Monday, 16 May 2011

VAT Changes in Ireland For Hospitality Sector

Whilst many in the marketing of Scottish tourism seemed to have dismissed the threat of Ireland as competition we are not so sure. Even though Jedward failed to bring the Eurovision Song Contest back to Ireland for 2011 there are clear signs that Ireland and the operators across the island are not going to sit back and simply squeal.


The argument is made elsewhere in the blogs that Scotland's reliance on the stupidly named "staycation" market is flawed on a whole host of levels but if we extrapolate that Dublin and Ireland's losses in visitor numbers from the UK have been to Scotland's benefit in the past three years then the converse will inevitably be true that any future Irish gain will be rebalancing those scales away from Scotland. There is in my mind some inevitability about this swing. The Irish understand that they have to attract back their main UK market and will push hard to do so. One of the key actions their government has taken is to introduce new VAT incentives with a newly reduced rate of VAT of 9% which will be introduced with effect from 1 July.
2011. This rate applies to a specific range of services in the tourism and service industries and certain specific additional areas as follows:
  • catering and restaurant supplies, including vending machines and take-away food (excluding alcohol and soft drinks sold as part of the meal)
  • hotel lettings, including guesthouses, caravan parks, camping sites etc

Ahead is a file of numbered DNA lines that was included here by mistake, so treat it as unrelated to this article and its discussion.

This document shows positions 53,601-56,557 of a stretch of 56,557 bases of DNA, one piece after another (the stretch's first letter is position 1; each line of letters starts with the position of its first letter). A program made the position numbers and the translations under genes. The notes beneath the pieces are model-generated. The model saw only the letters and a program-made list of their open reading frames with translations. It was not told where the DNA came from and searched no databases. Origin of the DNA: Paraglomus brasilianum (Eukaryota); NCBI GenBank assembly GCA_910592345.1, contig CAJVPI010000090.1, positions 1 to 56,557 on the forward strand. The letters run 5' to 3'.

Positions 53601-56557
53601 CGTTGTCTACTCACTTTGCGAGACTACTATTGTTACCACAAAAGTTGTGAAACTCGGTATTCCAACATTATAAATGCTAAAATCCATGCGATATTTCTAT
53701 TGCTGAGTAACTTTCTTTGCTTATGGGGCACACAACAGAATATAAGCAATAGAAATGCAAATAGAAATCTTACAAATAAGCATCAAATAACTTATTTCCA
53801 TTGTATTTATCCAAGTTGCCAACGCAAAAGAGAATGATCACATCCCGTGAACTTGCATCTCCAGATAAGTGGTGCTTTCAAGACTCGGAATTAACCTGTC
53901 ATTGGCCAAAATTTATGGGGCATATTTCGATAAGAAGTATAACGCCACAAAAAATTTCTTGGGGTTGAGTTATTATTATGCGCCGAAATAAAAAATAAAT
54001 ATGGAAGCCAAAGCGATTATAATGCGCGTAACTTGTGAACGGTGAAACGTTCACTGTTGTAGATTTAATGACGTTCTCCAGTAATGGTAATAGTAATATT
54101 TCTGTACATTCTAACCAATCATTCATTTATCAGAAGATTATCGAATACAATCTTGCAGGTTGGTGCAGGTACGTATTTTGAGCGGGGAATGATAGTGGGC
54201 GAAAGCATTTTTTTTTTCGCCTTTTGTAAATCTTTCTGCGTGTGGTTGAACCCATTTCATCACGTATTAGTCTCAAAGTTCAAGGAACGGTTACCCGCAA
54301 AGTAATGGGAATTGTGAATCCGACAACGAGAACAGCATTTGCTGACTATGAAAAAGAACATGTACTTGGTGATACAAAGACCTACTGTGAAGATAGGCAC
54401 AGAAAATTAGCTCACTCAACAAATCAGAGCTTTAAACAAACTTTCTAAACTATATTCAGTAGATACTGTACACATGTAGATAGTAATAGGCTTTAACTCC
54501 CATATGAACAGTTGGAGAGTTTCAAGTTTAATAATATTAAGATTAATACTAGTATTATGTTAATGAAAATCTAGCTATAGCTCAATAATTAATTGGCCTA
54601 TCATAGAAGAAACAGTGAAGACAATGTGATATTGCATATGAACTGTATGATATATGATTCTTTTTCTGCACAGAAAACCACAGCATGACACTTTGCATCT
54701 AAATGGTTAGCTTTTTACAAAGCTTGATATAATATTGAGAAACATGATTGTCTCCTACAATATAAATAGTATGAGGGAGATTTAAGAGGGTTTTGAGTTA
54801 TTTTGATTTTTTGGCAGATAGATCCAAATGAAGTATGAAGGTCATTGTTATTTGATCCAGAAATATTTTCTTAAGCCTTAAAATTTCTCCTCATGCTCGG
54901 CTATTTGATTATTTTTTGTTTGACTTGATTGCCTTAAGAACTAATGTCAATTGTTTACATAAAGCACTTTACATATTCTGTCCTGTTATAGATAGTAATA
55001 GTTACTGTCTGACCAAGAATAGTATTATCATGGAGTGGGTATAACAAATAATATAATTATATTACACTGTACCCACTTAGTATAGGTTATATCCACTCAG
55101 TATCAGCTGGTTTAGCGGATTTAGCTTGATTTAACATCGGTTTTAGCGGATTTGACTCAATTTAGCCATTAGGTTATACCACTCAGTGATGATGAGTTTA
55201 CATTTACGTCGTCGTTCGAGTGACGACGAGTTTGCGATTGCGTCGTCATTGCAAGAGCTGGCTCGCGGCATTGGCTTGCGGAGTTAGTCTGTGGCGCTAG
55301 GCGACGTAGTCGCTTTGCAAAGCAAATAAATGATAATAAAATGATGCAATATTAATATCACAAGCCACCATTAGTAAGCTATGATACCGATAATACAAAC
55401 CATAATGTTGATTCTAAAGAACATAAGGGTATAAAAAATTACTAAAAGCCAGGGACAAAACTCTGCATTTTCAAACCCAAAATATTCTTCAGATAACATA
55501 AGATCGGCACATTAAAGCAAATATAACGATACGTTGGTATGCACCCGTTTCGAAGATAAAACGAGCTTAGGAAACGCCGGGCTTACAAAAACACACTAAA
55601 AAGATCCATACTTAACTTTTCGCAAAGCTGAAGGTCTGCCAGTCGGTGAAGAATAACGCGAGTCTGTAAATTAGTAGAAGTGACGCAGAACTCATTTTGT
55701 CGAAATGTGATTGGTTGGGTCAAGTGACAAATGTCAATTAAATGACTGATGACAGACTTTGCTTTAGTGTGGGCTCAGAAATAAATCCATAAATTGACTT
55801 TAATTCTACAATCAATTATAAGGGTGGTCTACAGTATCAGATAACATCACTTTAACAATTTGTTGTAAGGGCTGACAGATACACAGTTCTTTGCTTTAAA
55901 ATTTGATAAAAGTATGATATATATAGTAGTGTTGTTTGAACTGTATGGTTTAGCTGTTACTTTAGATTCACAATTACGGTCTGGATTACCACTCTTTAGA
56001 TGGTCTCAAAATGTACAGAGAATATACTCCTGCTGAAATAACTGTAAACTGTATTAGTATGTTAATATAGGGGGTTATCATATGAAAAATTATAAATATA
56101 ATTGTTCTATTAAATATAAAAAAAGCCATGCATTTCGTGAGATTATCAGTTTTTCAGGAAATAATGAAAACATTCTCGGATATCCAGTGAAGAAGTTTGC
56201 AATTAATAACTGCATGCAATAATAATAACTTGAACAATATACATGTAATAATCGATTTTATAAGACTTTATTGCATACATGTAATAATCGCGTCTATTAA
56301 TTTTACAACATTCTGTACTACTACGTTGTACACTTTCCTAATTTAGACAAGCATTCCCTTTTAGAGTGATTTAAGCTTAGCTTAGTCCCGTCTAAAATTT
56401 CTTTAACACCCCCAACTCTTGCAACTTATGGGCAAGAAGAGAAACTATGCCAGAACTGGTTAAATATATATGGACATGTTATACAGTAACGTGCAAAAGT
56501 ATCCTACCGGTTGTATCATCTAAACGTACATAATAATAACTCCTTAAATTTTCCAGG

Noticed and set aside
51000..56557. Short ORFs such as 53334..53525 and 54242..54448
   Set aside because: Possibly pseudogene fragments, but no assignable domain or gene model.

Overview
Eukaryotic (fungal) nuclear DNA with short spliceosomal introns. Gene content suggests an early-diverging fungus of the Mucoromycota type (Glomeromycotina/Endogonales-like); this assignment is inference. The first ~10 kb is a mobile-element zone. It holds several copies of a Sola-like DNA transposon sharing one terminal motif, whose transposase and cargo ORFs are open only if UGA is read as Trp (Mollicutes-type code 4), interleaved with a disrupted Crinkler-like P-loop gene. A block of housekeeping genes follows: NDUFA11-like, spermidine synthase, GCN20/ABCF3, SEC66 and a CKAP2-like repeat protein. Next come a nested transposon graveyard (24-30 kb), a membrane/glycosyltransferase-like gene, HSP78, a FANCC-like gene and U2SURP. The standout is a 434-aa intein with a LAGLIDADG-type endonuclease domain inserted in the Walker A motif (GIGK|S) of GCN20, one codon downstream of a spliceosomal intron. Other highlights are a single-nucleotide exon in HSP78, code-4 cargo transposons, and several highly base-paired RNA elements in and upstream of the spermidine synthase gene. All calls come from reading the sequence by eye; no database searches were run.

• cinemas, theatres, certain musical performances, museums, art gallery exhibitions
  • fairgrounds or amusement park services
  • facilities for taking part in sporting activities including green fees charged for golf and subscriptions charged by non-member-owned golf clubs
  • printed matter e.g. newspapers, brochures, leaflets, programmes, maps, catalogues, printed music (excluding books)
  • hairdressing services
Most of these activities are labour intensive and the move is designed to encourage activity in these sectors by lowering the cost of business. It remains to be seen if the savings will be passed onto the final consumer but the incentive is clearly mapped out and a differential of 11% between our hospitality VAT rate and the Irish is a large chunk in Euro terms. Add that to any strengthening in the pound over the coming months and many of the "benefits" that Scottish tourism has now taken for granted over the past few years will be instantly eroded. A shift in currency and the VAT regulations could see Scotland be maybe 20% more expensive in the autumn than it is currently product for product?

That is just one of the reasons why we have to be very very careful about a reliance on our domestic marketplaces and a lot of small businesses across Scotland are feeling some of those ripples already.
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